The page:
The one reason, and justafiably so, they poo-poo using chlorine (which does indeed work nicely) is that its a hassle to work with, especially considering the fact that they'd be adding a gas to a solid to make a liquid. I propose that perhaps with the use of chloroform as a solvent, chlorine could be bubbled in readily, and the reaction would go as previously stated. I assume they tried to avoid using extra solvents in hopes of staying away from azeotropes messing up their products' purity, so this may or may not work, depending on what you're trying to do.


To 66.5g fused AcONa (made from AcOH + NaOH) was added a soln. of 3.3g S in 48.4g Br2 over 5mins, under manual stirring. Brown colour disappears rapidly on stirring to give slightly off-white mixture. Stirring continued for another 15mins. Mixture has v. strange consistancy; becomes almost liquid while stirring but as soon as one stops stirring it becomes solid again. Thus formed sludge was scooped up and dumped in a distillation flask (spilling much in the process - do this rxn in the same flask you're gonna distil from), and distilled.

Yield of Ac2O = 29.2g as a clear pungent liquid.

Acetic anhydride from sodium acetate, using S2Cl2

Translated from russian by Antoncho

Prepare 100g freshly fused NaOAc and 65g S2Cl2. A small quantity of NaOAc is placed in a thin-walled glass cooled in an ice bath. To this is added some sulfur chloride, the mixtr is vigorously stirred w/a wooden spatula, not allowing the temp to rise. Then some NaOAc is added again, and the process is repeated several times until all is mixed in. The semi-liquid mass is transferred into a 1 liter RBF. The previous operation is repeated 4 times, so that 400g NaOAc and 260 g S2Cl2 total are taken into work. The RBF is then equipped w/a reflux condenser and gently heated on a water bath to ~80-85°C. As soon as the rxn starts, the heating is removed, and in case the rxn gets too vigorous it's cooled w/cold water. After 20-30 min SO2 evolution ceases and the mixture is heated for 10 more min's on a boiling water bath. The rxn product is then distilled off under vacuum, then fractionally re-distilled at ordinary pressure, collecting the fraction boiling between 132-142°C.

For further purification it's distilled with 2-3% KMnO4 or K2Cr2O7 for breakage of sulfurous contaminants (test for their presence: 1 ml of the distillate upon neutralization w/pure NH3 mustn't give a dark precipitate on treatment with Pb(AcO)2) The yield is ~90% based on S2Cl2.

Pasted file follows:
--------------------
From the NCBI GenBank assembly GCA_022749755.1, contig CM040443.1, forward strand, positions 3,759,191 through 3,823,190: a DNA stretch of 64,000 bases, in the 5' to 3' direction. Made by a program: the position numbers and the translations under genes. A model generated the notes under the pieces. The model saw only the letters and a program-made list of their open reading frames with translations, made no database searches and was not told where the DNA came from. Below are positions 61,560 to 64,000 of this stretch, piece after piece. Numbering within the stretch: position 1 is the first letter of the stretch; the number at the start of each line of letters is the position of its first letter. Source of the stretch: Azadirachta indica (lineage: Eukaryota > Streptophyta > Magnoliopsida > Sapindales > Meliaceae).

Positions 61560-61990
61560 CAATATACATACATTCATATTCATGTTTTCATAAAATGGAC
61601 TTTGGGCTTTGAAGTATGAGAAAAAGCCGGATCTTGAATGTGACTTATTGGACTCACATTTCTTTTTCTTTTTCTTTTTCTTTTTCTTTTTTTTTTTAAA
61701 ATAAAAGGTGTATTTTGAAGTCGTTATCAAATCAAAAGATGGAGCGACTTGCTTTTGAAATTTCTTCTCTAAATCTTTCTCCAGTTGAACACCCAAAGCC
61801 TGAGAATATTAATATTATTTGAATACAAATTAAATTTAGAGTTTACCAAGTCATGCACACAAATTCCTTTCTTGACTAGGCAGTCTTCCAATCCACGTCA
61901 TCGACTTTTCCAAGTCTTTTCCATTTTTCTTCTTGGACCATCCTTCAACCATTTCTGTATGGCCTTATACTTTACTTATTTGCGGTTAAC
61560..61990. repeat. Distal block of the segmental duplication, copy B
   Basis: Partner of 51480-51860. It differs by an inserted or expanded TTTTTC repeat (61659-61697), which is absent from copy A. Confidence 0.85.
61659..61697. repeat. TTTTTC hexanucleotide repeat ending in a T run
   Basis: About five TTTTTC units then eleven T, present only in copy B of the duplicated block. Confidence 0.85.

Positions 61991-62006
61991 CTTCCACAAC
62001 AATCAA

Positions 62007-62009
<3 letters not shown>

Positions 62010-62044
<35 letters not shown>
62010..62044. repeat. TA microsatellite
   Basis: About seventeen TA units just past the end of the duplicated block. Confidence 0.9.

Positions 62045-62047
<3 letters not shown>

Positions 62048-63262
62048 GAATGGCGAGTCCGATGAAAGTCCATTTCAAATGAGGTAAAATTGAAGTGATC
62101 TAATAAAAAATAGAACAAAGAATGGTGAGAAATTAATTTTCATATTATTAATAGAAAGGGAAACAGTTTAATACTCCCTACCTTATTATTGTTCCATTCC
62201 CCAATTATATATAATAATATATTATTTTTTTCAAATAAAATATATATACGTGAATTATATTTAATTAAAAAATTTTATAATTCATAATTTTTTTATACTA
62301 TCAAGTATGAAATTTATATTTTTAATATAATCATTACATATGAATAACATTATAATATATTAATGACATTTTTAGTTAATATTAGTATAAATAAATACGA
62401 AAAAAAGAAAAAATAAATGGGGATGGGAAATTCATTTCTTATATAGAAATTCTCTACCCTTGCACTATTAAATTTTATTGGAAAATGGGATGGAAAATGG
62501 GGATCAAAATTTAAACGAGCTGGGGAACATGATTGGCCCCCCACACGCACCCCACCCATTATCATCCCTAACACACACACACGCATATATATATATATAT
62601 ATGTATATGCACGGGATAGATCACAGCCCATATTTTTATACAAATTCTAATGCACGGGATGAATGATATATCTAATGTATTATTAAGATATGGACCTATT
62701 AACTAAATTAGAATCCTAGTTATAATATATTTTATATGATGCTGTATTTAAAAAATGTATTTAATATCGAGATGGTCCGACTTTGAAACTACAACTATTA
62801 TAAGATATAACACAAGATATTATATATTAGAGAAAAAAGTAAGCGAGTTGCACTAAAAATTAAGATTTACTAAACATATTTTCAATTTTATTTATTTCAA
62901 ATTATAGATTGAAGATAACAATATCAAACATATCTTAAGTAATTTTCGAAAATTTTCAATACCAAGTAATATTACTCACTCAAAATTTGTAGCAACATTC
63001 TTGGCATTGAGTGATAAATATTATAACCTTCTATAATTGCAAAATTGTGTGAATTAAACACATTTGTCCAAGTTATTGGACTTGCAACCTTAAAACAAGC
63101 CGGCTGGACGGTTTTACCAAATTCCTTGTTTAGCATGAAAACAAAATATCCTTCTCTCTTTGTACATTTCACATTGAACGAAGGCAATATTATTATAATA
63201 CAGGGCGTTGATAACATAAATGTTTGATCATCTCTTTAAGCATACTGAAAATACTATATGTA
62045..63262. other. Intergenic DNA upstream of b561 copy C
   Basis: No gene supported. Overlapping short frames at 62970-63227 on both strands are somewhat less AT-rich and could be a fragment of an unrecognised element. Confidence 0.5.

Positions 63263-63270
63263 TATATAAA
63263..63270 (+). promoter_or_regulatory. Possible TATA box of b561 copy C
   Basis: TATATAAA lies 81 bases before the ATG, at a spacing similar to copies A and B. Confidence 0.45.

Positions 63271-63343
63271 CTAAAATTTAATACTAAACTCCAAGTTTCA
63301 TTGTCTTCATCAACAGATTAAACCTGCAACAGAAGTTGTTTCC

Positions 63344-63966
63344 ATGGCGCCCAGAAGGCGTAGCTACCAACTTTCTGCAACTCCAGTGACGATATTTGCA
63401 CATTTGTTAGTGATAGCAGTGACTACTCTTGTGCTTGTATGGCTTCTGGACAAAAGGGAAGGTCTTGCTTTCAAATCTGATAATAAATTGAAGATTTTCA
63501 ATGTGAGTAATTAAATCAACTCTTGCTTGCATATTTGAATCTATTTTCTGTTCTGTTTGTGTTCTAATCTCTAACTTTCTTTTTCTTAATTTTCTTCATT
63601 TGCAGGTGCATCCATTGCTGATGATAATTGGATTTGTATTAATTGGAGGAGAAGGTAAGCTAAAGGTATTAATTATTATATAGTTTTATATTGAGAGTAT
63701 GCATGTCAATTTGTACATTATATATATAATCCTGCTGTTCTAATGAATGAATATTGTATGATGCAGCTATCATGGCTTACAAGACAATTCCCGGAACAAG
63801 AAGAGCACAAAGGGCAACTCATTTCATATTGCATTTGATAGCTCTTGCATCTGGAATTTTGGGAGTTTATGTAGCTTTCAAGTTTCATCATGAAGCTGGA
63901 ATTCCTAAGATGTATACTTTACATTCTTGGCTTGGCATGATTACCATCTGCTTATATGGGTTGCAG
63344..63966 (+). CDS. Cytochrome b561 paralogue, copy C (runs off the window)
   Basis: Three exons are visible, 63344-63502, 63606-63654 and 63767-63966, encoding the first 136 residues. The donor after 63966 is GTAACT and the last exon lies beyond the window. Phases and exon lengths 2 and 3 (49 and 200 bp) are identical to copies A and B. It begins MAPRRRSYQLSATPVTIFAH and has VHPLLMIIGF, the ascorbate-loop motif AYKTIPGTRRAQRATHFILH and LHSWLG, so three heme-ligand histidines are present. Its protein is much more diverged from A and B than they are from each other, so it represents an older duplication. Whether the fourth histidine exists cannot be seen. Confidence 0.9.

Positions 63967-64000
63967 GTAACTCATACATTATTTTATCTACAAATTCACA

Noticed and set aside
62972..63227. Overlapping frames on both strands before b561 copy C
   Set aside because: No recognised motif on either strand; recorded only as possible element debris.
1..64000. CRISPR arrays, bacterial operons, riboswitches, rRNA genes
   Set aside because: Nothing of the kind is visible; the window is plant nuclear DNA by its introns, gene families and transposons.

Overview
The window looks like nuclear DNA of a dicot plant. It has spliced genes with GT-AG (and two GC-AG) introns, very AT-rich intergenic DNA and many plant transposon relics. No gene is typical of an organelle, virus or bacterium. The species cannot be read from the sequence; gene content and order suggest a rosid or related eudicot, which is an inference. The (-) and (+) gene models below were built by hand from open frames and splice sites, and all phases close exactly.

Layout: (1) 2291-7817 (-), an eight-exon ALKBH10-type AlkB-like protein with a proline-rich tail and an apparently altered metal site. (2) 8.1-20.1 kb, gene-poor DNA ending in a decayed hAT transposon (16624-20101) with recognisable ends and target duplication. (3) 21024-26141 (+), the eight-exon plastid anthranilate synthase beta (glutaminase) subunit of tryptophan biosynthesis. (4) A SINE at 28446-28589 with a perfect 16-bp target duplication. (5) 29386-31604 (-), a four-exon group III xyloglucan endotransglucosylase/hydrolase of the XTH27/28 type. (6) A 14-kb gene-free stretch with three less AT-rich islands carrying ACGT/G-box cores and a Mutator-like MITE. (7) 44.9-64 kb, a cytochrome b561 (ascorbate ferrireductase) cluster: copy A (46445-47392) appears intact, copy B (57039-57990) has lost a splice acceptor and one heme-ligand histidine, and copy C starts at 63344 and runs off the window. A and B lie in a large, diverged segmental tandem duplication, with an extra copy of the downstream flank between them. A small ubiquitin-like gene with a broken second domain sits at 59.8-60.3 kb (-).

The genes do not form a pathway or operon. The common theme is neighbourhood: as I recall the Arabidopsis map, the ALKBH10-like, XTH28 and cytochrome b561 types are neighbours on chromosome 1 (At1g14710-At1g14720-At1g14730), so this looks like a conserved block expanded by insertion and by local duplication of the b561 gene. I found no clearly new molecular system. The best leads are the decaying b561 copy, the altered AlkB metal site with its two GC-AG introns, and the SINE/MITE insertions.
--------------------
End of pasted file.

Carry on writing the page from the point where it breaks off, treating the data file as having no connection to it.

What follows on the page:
Another similar synthesis, generating sulfur chloride in situ:

Mix quickly and thoroughly 205-215 g of pulverized fine NaOAc and 10g dry sulfur powder, the mixture is quickly transferred to a wide-mouth 1 liter RBF and wetted w/25 ml acetic anhydride. Into the flask through the rubber cork extend 1) a wide tube for chlorine in-flow 2) an overhead stirrer, which is sealed with the aid of a piece of rubber tubing greased with vaseline and 3) an out-leading tube for excess Cl2 release. The flask is immersed in an ice-bath. Chlorine is initially passed in very carefully, with frequent stirring or shaking, over the passage of time the rxn gets hotter and more and more liquid, so the stirrer may bee after some time rotated with a motor. Chlorine stream should bee regulated so that almost all of it is absorbed. When the reaction mixture stops heating and Cl2 is no longer taken up, the rxn contents are distilled in vacuo at oil bath temp ~150-180°C, then redistilled at ordinary pressure, collecting the fraction boiling between 132 and 142°C. Yield ~90%.

A Mild Method for the Synthesis of Carboxylic Anhydrides

General Procedure, exemplified for Propionic Anhydride:

Propionic Acid + Methanesulfonyl chloride --Et3N--> Propionic Anhydride

To a stirred solution of propionic acid (2 mmol) and methanesulphonyl chloride (1.05 mmol) in dry THF (10 ml) at -15°C under nitrogen was added triethylamine (3.5 mmol) in THF (5 ml) slowly over 20 minutes. After stirring 1 hour at -15°C the reaction mixture was allowed to warm to room temperature. The reaction mixture was filtered through Celite and the solvent was evaporated off under reduced pressure. The anhydride was isolated by short-path distillation (yield: 85 %, bp: 70-72°C / 20 Torr (lit. bp: 67.5°C / 18 Torr)).

"A mild method for carboxy-group activation and synthesis of carboxylic anhydrides", J. Chem. Research 100 (1984)

This method is fairly general. The authors prepared several anhydrides, in good to excellent yield. There are two methods of isolation (used depending on the anhydride made).

Method of isolation A

The solvent was evaporated under reduced pressure and the residue was partitioned between ether or ethyl acetate (50 ml) and a cold saturated solution of sodium hydrogen carbonate (50 ml). The organic phase was washed successively with saturated sodium hydrogen carbonate solution and brine, dried (MgSO[sub]4[/sub]), and concentrated in vacuo to afford the anhydride.

Method of isolation B

(implemented in the propionic anhydride synthesis)

The reaction mixture was filtered through Celite and the solvent was evaporated off under reduced pressure. The anhydride was isolated by short-path distillation.

Synthesis of internal anhydrides

To a stirred solution of phthalic acid (0.332 g, 2 mmol) in dry THF (12 ml) was added triethylamine (0.202 g, 2 mmol) under nitrogen. The reaction mixture was cooled to - 20 °C. After stirring for 15 minutes, methanesulphonyl chloride was added (0.24 g, 2.1 mmol) followed by triethylamine (0.404 g, 4 mmol) in THF (5 ml) over 15 minutes. The reaction mixture was stirred at -15°C for 2 hours. The product was isolated using method A (0.275 g,, 93 %, m.p. 130-131°C)

Other Examples

Yield anhydride: 87%
Method of isolation: B

Acid: PriCOOH
Yield anhydride: 89%
Method of isolation: A

Yield anhydride: 95%
Method of isolation: A

Acid: PhCOOH
Yield anhydride: 92%
Method of isolation: A

Acid: 4-O2N-C6H4COOH
Yield anhydride: 82%
Method of isolation: B

Yield anhydride: 85%
Method of isolation: B

Acid: 4-MeO-C6H4COOH
Yield anhydride: 94%
Method of isolation: B

Acid: 2-Cl-C6H4COOH
Yield anhydride: 93%
Method of isolation: A